The Giving Tree (Shel Silverstein) –[Multimedia-English videos] A story about unconditional love. Read from the original book by Shel Silverstein. THE BOY WOULD COME= The boy used to come. USED TO can express a habit or a state (a situation), but WOULD can only express a habit- I used to get up at 8 o’clock, but now I get up later = I would get up at 8 o’clock, but now I get up later.- That house used to look very old, but now they have repaired it. We can also use the simple past for past habits (the same as we use the simple present for present habits), but it is more ambiguous (sometimes we can’t tell if it’s a habit or just one action):- When I was a child I got up at 8 o’clock every day (here, the phrase “every day” tells us that it is a habit). GATHER= Collect, put together and take away. MAKE THEM INTO CROWNS= Transform them into crowns, make crowns using the leaves. TRUNK= The part of the tree going from the ground to the branches. LEAP= Jump. BRANCHES= The part of a tree, on top, where leaves grow. TIME WENT BY= Time passed. MONEY= /mʌnɪ/
ESL Podcast Blog Welcome to ESL Podcast Blog So Go Ahead and Sue Me, Taylor Swift I can’t say that I have never, never, never listened to a song by Taylor Swift, but I can say that I’m not exactly (I’m not really) a fan of her music. Ms. Swift is, however, extremely popular in the United States and internationally, known for her catchy (easy to remember) tunes (music) and lyrics (words to a song). But if you’re not careful, Swift may just decide to sue you (take you to court and demand money from you for something you did wrong). What phrases are we talking about here? The reason behind Swift’s trademarking of these phrases is not just meglomania (the desire to dominate everyone around you, to have great power). You might be wondering about whether we here at ESL Podcast have trademarked anything. ~Jeff Image credit: “Swift performs in St. Podcasts This Week (March 2, 2015) Get the full benefits of ESL Podcast by getting the Learning Guide. ON MONDAY ESL Podcast 1082 – Traveling to a Remote Island - Lucy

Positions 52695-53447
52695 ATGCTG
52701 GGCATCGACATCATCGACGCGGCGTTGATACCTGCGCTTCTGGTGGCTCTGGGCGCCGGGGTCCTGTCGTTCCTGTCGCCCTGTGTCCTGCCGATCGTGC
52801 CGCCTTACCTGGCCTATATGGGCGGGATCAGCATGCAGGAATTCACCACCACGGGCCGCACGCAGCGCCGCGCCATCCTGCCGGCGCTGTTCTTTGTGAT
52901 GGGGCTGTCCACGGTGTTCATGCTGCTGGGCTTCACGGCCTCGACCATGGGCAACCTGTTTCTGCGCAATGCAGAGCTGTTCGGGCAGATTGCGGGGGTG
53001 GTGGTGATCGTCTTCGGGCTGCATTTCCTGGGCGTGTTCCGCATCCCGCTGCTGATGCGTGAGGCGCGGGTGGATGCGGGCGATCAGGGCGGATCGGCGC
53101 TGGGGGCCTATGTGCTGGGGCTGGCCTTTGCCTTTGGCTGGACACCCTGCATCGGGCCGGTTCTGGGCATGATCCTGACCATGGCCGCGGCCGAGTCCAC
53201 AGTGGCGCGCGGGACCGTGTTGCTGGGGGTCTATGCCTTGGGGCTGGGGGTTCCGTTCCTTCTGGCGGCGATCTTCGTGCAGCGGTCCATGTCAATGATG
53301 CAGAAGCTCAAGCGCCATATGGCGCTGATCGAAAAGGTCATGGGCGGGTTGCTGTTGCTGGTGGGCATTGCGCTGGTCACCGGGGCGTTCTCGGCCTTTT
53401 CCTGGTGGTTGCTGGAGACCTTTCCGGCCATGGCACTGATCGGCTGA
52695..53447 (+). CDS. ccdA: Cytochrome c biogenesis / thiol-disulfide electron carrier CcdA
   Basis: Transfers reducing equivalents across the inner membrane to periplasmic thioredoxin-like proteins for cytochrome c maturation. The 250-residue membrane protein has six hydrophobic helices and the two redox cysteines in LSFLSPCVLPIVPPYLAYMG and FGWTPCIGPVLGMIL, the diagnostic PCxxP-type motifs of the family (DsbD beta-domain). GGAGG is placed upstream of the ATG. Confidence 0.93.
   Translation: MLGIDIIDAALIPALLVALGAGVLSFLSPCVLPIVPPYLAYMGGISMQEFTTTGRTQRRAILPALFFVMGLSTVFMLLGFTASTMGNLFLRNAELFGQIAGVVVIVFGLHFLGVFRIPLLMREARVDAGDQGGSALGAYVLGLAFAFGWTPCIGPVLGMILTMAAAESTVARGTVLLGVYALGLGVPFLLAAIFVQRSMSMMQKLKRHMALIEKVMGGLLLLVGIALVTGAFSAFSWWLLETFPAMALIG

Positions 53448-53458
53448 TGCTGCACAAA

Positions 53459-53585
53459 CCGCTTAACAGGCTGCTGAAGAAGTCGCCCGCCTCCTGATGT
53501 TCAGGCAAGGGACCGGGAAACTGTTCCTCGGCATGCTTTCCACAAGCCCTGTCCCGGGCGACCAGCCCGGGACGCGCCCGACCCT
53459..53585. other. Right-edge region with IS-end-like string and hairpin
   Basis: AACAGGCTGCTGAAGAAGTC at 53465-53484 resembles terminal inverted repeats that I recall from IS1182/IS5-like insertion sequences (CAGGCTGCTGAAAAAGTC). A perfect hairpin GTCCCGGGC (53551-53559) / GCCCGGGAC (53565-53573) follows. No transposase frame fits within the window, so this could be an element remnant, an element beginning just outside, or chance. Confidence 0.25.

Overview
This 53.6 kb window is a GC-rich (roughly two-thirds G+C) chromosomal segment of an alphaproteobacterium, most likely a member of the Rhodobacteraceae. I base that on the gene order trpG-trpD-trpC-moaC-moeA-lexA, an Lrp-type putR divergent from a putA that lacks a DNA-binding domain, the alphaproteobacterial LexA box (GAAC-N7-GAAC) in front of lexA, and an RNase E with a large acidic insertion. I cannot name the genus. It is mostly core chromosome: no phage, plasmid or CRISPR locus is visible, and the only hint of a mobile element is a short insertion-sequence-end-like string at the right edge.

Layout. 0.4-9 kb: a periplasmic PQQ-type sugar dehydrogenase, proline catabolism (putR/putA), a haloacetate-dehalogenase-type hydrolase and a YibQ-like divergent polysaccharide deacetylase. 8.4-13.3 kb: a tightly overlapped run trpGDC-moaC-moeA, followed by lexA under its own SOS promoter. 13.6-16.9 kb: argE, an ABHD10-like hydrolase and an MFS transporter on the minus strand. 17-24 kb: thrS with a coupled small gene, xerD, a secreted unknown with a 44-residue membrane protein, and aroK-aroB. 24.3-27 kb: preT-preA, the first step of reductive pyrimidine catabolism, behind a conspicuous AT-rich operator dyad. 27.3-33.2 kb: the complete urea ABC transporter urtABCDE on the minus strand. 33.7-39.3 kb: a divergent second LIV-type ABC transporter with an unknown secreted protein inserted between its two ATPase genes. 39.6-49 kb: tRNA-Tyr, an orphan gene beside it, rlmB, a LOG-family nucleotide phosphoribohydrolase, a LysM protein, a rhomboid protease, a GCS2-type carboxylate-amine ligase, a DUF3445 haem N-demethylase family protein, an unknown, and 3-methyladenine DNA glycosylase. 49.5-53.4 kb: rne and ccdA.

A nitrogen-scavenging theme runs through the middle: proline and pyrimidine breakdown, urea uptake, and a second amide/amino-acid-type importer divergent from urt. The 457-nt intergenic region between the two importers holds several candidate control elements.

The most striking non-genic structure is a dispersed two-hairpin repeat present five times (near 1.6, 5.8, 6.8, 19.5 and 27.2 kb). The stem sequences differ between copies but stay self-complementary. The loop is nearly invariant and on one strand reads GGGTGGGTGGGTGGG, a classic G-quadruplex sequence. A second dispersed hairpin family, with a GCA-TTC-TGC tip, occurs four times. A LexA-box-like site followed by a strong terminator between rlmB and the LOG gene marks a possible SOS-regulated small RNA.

Future - Why science needs imagination and beauty Albert Einstein famously said: “Imagination is more important than knowledge.” They’re both important, says physicist and Nobel Prize recipient Frank Wilczek, but knowledge without imagination is barren. Take his subject of theoretical physics. As Wilczek says a lot of what you do is to try to understand Mother Nature’s mind and her sense of beauty to see how the laws of physics could be more beautiful. Not many people truly appreciate what happened in physics in the last part of the 20th Century. The bad news, however, is we are not so good at solving them. The laws we have discovered, especially in the quantum world are so strange you have to play with them in your mind. The questions we are now able to ask are so compelling, so extraordinary. For more World-Changing Ideas, click here.